Emptiness is a fundamental part of the spiritual person living in the world.
It’s not at all clear how one deals with emptiness when it arises from their spiritual practice. One thing is for certain, though: it is a very good sign.
If you are experiencing emptiness at times during your practice, realize in that moment that what is happening is a sign of a very advanced state of mind. You should realize that in that moment you have become quite successful in your practice.
1. Don’t run from it!
You should not run from that moment, embrace it as a sign of great spiritual success. But it is not the highest attainment.
Emptiness arises because it was latent in our minds. In other words, the non-advanced student lives with this emptiness all the time. And when we begin to love ourselves, this emptiness pops us—like tears during a psychotherapy session. Let it pass.
As we fill ourselves with love, through our practice, what was latent in us—a feeling of emptiness, in this case—arises. When this happens, we experience emptiness in that very moment, but in actuality it is what has just been released.
2. Transcend it.
If we are able to get beyond emptiness, we find ourselves at peace once again. Just as when you hit the pillow after a long day, you might audibly let out a moan or other reaction that might sound as if you are in some discomfort, in the same way, when you are filled with deep love, you also let out a latent feeling—a latent experience.
If you are advanced enough, this feeling can sometimes be an experience of emptiness. But, if you allow it to pass, you will get beyond it into a peaceful, comfortable state. Your fear will not be there any longer, nor will the emptiness in the back of your mind.
This is very good because that inner emptiness that you might not even be conscious of is all too often a cause of people stopping their practice. So, it’s a good thing to get rid of it because you will able to continue to do your practice.
3. And if you haven’t experienced it yet, try to!
The next time you come across a feeling, or experience, of emptiness in your practice, don’t run! Remain still, remain with the breath. See what happens. You will not go anywhere. Nothing bad will happen to you. In a few moments, minutes maybe, you will feel relaxed and confident again. You will feel calm. You will feel more at peace than you had before.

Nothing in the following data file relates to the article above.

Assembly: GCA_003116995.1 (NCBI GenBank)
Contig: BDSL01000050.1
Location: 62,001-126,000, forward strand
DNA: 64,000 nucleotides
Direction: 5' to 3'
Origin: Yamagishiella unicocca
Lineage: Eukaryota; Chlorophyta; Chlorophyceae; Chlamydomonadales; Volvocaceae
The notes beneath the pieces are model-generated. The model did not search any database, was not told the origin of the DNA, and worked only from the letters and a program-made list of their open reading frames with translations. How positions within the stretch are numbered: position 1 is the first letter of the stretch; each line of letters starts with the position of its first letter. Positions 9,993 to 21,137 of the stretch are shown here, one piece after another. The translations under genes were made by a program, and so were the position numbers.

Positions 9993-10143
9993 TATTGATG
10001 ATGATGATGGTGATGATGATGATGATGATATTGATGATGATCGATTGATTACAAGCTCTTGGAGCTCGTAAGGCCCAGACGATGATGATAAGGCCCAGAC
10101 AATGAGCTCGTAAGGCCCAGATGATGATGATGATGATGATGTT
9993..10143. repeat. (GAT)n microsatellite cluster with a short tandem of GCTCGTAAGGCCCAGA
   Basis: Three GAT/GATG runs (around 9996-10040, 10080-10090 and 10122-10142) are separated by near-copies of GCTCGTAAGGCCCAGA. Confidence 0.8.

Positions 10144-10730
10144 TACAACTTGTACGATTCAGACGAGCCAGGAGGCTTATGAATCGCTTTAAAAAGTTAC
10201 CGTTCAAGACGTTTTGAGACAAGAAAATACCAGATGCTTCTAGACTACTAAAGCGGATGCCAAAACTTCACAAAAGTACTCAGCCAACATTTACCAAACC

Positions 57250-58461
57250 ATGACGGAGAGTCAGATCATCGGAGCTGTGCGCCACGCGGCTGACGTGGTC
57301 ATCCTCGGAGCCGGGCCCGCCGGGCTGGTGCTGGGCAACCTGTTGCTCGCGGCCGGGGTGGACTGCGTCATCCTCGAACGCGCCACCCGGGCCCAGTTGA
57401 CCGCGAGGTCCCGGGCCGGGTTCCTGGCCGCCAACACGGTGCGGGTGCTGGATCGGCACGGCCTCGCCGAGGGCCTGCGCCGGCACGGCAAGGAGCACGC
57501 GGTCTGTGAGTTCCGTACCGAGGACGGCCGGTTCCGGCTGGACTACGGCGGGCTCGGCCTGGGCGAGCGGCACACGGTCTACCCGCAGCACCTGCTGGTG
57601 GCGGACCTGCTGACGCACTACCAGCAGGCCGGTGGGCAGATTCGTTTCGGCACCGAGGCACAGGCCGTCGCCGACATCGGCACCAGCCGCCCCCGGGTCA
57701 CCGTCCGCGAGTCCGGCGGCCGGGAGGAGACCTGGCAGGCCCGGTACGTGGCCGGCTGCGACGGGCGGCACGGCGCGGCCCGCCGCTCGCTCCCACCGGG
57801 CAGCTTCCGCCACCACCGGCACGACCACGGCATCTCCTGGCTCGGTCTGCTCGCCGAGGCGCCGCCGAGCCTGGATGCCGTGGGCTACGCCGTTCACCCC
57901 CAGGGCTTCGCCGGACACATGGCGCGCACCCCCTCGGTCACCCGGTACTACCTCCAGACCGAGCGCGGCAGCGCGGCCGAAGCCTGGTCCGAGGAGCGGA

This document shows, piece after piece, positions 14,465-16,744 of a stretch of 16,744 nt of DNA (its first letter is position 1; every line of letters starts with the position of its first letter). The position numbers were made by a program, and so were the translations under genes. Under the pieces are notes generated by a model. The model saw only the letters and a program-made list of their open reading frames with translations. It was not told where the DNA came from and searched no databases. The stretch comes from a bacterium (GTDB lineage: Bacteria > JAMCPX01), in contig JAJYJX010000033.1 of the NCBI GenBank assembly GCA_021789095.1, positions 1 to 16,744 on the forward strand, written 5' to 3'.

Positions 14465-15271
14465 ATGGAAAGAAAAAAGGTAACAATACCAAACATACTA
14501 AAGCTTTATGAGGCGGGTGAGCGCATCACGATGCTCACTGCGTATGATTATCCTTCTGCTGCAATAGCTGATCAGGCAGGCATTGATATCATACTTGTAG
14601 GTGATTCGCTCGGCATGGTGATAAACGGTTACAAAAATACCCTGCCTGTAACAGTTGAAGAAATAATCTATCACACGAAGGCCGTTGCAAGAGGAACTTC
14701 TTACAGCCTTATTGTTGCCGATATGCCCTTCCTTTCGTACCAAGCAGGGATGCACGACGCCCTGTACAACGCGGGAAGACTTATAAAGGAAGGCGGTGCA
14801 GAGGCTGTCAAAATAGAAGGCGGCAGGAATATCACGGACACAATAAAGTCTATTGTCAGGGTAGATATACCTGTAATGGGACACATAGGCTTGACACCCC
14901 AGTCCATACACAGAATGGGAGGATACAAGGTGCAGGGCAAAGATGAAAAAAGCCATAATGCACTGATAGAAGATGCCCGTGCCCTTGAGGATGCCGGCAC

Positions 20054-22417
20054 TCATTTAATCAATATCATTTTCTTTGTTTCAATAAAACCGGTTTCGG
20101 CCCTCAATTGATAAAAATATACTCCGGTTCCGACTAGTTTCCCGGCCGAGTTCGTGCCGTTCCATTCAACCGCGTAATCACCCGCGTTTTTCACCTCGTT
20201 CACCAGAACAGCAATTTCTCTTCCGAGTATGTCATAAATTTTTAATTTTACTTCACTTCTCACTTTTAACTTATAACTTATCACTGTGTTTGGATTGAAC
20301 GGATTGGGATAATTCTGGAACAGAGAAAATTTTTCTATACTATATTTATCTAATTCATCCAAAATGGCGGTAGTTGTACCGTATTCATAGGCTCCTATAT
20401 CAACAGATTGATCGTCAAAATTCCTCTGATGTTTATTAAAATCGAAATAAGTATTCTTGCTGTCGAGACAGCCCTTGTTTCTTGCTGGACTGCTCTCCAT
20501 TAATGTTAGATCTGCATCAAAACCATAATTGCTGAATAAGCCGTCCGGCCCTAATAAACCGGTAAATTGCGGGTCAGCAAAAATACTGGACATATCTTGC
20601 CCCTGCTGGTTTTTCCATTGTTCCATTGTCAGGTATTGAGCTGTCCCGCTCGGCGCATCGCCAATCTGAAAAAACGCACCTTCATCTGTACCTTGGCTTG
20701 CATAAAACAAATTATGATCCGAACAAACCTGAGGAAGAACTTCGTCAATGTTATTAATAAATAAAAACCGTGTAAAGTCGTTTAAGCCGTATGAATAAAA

First try to find this state of emptiness – then transcend it. If you can do that, it won’t ever come back. You will have to chase after emptiness—it won’t chase after you. And if you’ve never experienced this state, just continue doing your practice and you will. But remember, when you find yourself in it—remain calm.
Think of it as your body, your mind, testing you—to see how serious you actually are. Most people never get beyond emptiness. And even more people never even experience it to begin with. So, consider yourself lucky if you have experienced emptiness—get back to it—and don’t run from it this time. Just breathe!
Why is this so important?
This negative reaction to positive things is a very common theme in western psychotherapy. It’s why psychotherapy has been so successful in helping patients better cope with the world. You are supposed to react positively to positive things and negatively to negative things; but unfortunately, built up tension in the mind and body cause our reactions to be less than absolutely effective for utmost progress in our lives.
If you can clear this hurdle of emptiness, you will also be able to clear other worldly hurdles like low self-esteem, whether they manifest themselves in social settings, in family settings, or in work settings. Your spiritual practice will have corollaries in your worldly life. And isn’t that what spiritual practice is supposed to do? Isn’t it what helps us to live a better life?
To have more of what we want and less of what we don’t want is the goal. Don’t run from emptiness—see it as just a hurdle to an even more peaceful, comfortable state of mind and you will see the positive effects take hold in your worldly life as well.
Josh Barzell has been following an enlightened path for nearly 12 years, first under western methods of psychotherapy and psychoanalysis, and later under eastern methods of meditation and contemplation. He has written on the subject of Enlightenment, with his essay “Enlightenment in the Modern World,” which can be found in book form on Amazon and Barnes & Noble, online. His websitewww.modernworldzen.com is currently undergoing a renovation. Modern World ZEN website has other short writings that are offered for free. Josh currently lives in Boulder and graduated With Distinction from CU-Boulder with a B.A. in Biochemistry and has been writing on spirituality since 2009.
Editor: Ryan Pinkard